Business Owners’ Guide to Avoid Being Taken to Court

  1. Draft Invoices and Contracts to Prevent Legal Problems
    Your business’ invoices and contracts provide important opportunities for you to prevent legal problems, and to tip the balance of any dispute in your favor. For example, do your invoices and contracts contain venue choice of law provisions, limitations of your liability, or waivers of express and implied warranties?
  2. Respect Organizational Formalities
    Regardless of how your business is operated, protection against personal liability for your business’ debts can be achieved only by respecting the organizational formalities of your business form. If organizational formalities are not respected, then courts will “pierce the entity’s veil” from liability protection and impose liability directly upon the owners of the entity. At a minimum your business should observe the following formalities: 1. The business entity should be funded with adequate capital and ownership certificates should be issued in exchange for capital (money, property or services) actually contributed to the entity; 2. The entity should carry liability insurance in an amount customary for its line of business; 3. Business funds should not be commingled with personal funds; 4. Contracts should clearly be signed in your representative capacity; 5. Meetings should be held at least annually; and 6. Required annual reports should be timely filed with Secretary of State.
  3. Safeguard Your Confidential Business Information
    Every business possesses some type of valuable confidential business information which constitutes a trade secret. A trade secret is broadly defined as any information that is significant enough that you would care if your competitors had access to it. A trade secret may consist of anything from a customer list to a secret process or formula regularly used in one’s business. In order to establish that specific information constitutes a trade secret, a business must show that it took reasonable steps to protect and maintain the secrecy of the information.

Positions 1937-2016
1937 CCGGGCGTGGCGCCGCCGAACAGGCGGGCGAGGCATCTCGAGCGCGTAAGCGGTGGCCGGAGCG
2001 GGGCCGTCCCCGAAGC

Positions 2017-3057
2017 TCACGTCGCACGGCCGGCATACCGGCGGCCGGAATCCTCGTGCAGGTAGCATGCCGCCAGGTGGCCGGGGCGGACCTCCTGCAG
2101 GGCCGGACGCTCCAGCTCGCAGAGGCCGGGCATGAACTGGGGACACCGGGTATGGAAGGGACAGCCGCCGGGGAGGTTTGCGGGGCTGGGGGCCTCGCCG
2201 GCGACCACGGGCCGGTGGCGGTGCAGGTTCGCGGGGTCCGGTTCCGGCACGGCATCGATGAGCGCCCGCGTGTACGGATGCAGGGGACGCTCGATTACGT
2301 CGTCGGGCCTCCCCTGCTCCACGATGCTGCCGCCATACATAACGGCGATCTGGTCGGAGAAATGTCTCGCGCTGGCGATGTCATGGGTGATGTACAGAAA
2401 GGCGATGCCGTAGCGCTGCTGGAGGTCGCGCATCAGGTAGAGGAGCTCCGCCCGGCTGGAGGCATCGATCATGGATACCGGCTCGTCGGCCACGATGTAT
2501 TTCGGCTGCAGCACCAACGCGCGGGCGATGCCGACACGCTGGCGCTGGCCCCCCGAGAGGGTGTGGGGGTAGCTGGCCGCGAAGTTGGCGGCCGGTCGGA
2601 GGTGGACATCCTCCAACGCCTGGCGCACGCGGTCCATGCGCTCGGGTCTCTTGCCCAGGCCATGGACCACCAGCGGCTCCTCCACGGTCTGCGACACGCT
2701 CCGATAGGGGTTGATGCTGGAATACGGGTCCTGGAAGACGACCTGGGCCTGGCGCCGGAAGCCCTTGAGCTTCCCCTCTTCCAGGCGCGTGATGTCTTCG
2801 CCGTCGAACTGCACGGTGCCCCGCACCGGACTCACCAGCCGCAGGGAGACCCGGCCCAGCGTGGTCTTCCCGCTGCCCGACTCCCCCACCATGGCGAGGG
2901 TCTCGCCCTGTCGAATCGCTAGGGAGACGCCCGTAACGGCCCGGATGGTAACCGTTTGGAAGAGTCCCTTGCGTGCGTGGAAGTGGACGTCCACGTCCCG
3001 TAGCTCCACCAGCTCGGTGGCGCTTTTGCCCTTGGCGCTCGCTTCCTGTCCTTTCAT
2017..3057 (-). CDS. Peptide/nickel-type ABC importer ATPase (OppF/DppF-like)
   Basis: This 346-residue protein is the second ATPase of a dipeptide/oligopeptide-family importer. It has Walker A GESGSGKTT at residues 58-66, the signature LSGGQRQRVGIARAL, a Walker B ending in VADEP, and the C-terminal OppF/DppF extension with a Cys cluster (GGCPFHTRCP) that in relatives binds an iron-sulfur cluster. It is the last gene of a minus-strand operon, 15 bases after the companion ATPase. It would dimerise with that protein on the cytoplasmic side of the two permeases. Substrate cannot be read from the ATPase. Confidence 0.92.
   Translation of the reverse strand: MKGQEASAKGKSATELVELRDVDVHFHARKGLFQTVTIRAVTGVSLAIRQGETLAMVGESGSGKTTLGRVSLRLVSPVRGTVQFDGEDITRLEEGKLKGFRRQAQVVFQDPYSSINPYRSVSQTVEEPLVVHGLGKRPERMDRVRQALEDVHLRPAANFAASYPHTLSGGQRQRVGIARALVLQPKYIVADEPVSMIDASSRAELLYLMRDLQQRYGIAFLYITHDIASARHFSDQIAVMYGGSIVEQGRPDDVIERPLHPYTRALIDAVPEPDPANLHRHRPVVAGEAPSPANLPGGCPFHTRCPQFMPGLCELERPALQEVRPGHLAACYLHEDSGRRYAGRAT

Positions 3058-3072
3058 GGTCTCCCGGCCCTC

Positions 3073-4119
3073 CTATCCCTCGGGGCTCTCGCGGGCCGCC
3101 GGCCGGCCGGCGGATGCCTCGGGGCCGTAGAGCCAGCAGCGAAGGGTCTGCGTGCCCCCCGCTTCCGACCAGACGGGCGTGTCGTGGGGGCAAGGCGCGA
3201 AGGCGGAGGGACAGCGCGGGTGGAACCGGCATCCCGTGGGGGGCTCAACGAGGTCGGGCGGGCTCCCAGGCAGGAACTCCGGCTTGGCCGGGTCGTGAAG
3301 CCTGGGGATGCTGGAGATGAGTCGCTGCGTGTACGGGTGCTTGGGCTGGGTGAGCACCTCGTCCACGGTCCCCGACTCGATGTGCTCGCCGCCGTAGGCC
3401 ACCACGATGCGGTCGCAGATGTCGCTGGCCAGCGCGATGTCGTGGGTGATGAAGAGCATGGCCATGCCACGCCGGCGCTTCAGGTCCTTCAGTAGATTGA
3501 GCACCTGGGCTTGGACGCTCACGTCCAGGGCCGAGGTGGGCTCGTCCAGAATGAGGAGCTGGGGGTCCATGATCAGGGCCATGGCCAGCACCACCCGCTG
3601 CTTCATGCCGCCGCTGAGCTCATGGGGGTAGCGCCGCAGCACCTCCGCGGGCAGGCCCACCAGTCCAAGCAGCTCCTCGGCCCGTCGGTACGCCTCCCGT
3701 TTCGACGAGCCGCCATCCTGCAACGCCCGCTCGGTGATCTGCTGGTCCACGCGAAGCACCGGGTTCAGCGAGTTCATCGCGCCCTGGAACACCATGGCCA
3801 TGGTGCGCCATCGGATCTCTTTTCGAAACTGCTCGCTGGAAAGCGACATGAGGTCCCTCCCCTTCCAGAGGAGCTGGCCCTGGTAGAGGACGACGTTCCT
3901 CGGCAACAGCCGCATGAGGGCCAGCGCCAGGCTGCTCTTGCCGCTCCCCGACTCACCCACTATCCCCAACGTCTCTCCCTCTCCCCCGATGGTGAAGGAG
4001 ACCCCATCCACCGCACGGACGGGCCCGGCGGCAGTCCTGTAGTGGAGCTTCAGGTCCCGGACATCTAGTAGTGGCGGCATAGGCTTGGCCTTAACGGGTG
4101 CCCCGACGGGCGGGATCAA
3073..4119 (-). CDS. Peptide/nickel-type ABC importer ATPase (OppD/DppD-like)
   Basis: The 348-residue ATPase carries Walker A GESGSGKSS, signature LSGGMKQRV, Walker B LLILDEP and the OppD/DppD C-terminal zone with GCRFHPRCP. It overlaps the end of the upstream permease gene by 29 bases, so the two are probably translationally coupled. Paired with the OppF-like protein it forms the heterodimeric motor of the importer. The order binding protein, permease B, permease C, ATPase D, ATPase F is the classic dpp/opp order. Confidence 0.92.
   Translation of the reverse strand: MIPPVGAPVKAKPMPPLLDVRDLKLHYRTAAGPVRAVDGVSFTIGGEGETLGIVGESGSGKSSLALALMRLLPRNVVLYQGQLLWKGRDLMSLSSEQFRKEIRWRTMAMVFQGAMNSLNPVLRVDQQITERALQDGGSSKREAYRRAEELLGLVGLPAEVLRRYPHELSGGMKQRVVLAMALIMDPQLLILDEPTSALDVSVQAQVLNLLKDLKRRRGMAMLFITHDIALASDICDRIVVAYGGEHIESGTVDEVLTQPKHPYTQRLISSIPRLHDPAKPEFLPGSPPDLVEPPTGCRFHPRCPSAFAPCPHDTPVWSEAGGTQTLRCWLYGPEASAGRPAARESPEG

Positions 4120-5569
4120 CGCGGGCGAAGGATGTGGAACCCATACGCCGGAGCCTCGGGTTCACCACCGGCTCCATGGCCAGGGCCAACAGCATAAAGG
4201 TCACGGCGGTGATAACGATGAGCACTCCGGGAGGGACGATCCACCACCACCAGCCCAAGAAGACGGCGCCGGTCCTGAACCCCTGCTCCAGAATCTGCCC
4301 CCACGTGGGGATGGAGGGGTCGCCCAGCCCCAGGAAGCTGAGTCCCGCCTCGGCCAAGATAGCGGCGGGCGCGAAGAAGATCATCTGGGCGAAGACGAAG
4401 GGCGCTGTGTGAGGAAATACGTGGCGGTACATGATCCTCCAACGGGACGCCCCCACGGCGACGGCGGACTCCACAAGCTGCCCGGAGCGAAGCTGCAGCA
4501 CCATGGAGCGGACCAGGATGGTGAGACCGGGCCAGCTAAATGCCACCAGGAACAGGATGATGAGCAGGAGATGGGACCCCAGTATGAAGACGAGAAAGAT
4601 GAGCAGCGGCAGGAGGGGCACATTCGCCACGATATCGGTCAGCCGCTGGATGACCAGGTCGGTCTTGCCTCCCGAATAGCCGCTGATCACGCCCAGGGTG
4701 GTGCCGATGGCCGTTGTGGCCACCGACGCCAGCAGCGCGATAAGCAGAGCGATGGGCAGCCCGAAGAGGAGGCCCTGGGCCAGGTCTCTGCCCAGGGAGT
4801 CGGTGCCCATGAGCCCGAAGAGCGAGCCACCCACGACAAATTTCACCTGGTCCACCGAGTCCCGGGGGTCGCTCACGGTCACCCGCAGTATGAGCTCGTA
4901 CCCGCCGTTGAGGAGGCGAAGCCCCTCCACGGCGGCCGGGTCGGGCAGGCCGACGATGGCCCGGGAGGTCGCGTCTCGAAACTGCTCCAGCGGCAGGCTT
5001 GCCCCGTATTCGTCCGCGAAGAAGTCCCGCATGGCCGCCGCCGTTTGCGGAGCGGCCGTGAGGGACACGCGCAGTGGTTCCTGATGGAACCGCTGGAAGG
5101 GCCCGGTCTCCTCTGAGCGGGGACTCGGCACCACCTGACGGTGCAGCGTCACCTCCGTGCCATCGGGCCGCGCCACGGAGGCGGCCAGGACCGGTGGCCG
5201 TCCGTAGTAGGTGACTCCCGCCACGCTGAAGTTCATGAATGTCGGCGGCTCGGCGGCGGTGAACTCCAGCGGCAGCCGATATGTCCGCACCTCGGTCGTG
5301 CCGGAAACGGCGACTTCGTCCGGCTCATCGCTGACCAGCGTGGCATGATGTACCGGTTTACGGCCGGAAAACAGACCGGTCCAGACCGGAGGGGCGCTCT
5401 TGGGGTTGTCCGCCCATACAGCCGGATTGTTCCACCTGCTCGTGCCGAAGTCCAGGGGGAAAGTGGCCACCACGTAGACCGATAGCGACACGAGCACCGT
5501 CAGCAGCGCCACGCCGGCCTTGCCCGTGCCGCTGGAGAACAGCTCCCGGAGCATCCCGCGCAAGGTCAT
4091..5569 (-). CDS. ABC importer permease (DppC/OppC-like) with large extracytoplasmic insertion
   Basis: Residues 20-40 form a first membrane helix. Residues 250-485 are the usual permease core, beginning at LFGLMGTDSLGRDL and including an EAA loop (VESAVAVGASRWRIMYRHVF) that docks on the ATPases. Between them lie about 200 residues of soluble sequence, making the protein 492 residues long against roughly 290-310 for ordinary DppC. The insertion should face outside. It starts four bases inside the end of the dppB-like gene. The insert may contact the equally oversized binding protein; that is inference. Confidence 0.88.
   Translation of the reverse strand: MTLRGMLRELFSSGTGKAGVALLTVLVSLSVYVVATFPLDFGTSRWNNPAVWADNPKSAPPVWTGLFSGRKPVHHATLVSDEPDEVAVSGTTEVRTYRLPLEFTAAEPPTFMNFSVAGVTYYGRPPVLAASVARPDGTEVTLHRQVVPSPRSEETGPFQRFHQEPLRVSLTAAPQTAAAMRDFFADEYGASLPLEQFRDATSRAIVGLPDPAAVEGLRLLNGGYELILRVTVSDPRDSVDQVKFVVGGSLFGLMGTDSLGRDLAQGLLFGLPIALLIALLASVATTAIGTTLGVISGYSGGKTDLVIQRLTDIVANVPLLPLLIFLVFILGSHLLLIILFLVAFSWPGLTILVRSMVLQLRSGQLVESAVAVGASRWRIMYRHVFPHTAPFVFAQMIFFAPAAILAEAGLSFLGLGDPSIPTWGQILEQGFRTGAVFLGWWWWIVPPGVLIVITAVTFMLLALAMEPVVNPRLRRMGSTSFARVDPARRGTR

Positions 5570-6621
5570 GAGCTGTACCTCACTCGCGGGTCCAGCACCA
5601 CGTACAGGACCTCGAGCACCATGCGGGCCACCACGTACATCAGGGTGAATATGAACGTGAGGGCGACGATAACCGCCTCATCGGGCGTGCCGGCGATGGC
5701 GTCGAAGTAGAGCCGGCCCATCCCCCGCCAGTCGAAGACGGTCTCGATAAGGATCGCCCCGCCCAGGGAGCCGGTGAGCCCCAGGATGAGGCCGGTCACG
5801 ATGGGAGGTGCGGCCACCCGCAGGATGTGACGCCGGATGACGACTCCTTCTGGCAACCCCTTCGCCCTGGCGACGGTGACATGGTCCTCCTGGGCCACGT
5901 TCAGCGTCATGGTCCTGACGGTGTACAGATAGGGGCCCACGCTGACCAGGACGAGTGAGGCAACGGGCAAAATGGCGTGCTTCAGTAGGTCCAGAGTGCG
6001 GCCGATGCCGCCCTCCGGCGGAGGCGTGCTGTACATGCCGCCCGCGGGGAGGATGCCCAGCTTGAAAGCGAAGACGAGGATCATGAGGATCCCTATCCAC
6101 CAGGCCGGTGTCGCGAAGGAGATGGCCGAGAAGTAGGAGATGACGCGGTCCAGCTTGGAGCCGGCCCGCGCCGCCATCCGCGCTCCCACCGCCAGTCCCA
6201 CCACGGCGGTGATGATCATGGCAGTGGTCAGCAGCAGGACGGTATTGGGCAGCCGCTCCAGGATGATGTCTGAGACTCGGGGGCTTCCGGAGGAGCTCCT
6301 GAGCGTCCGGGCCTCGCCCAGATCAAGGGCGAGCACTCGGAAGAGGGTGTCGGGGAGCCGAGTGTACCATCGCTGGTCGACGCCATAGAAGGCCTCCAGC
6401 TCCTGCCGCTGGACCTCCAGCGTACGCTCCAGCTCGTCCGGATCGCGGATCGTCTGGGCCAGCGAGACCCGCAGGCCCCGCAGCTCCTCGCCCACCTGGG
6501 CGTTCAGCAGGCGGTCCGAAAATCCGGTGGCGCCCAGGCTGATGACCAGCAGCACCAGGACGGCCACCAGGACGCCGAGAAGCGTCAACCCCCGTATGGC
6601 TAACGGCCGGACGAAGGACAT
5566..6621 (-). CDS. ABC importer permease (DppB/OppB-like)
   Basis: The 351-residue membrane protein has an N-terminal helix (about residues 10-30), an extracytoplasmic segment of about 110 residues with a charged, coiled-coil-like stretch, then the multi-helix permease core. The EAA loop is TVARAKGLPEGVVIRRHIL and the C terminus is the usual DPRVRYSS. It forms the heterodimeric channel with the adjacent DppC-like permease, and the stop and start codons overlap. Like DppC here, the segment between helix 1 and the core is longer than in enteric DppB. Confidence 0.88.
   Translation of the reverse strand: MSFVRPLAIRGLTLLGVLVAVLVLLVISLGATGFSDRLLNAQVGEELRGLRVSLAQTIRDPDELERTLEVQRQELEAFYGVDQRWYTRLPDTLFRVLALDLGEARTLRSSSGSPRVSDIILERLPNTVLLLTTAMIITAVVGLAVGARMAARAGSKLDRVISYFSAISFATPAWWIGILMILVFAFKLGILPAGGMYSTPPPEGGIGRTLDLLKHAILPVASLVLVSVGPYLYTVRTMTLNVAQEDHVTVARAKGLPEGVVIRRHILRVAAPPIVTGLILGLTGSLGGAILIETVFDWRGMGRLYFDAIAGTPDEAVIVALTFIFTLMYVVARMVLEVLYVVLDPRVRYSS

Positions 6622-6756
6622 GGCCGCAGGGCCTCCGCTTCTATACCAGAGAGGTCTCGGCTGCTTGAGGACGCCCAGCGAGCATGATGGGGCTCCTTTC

4. Enter Into Buy-Sell Agreements with Co-Owners
    A buy-sell agreement is designed to protect the owners of an entity, and provides for the acquisition of the interest of an owner upon his or her withdrawal from the business whether by death, disability or other reasons, including, an inability to agree upon managerial and operational issues. Buy-sell agreements benefit the entity and its owners by: 1. Preventing outsiders or heirs, whose interests may conflict with those of the remaining owners, from obtaining an ownership interest; 2. Ensuring the continued legal existence of the entity on the death, disability, withdrawal, bankruptcy or expulsion of an owner; 3. Ensuring continuity of management and control by the remaining owners; and 4. Creating a market for the shares of a deceased, retiring or withdrawing owner
  5. Confirm Employment At-Will Policies
    The employment at-will doctrine provides that an employment for an indefinite term may be terminated by either the employer or the employee, at any time. Under the employment at-will doctrine, an employer is free to discharge the employee at any time and for any reason. Implement this doctrine within your workforce by: 1. Including “At-Will” Wording in your Job Applications; 2. Confirming your “At-Will” policy in Your Employee Handbook; and 3. Includiing “At-Will” Wording your Employment Offers and Contract.